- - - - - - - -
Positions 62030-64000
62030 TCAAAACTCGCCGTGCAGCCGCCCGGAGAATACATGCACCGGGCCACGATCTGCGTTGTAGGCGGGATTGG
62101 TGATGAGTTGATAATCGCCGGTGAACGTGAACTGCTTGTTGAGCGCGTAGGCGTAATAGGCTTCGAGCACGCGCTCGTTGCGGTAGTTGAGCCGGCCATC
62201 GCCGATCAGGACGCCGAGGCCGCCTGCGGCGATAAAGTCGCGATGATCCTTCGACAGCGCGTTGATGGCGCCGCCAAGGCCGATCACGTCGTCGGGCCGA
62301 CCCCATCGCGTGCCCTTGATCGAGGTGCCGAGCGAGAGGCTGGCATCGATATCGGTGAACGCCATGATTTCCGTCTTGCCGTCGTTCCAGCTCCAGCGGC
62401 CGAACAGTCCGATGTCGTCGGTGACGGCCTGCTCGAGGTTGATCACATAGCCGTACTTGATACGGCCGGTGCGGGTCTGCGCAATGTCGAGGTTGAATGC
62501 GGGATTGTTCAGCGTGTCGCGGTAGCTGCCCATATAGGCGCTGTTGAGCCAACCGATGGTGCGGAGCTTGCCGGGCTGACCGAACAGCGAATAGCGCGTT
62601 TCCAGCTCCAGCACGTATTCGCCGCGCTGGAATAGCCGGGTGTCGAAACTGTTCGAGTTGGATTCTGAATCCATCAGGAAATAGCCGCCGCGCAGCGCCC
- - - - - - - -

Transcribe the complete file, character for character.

Positions 62030-64000
62030 TCAAAACTCGCCGTGCAGCCGCCCGGAGAATACATGCACCGGGCCACGATCTGCGTTGTAGGCGGGATTGG
62101 TGATGAGTTGATAATCGCCGGTGAACGTGAACTGCTTGTTGAGCGCGTAGGCGTAATAGGCTTCGAGCACGCGCTCGTTGCGGTAGTTGAGCCGGCCATC
62201 GCCGATCAGGACGCCGAGGCCGCCTGCGGCGATAAAGTCGCGATGATCCTTCGACAGCGCGTTGATGGCGCCGCCAAGGCCGATCACGTCGTCGGGCCGA
62301 CCCCATCGCGTGCCCTTGATCGAGGTGCCGAGCGAGAGGCTGGCATCGATATCGGTGAACGCCATGATTTCCGTCTTGCCGTCGTTCCAGCTCCAGCGGC
62401 CGAACAGTCCGATGTCGTCGGTGACGGCCTGCTCGAGGTTGATCACATAGCCGTACTTGATACGGCCGGTGCGGGTCTGCGCAATGTCGAGGTTGAATGC
62501 GGGATTGTTCAGCGTGTCGCGGTAGCTGCCCATATAGGCGCTGTTGAGCCAACCGATGGTGCGGAGCTTGCCGGGCTGACCGAACAGCGAATAGCGCGTT
62601 TCCAGCTCCAGCACGTATTCGCCGCGCTGGAATAGCCGGGTGTCGAAACTGTTCGAGTTGGATTCTGAATCCATCAGGAAATAGCCGCCGCGCAGCGCCC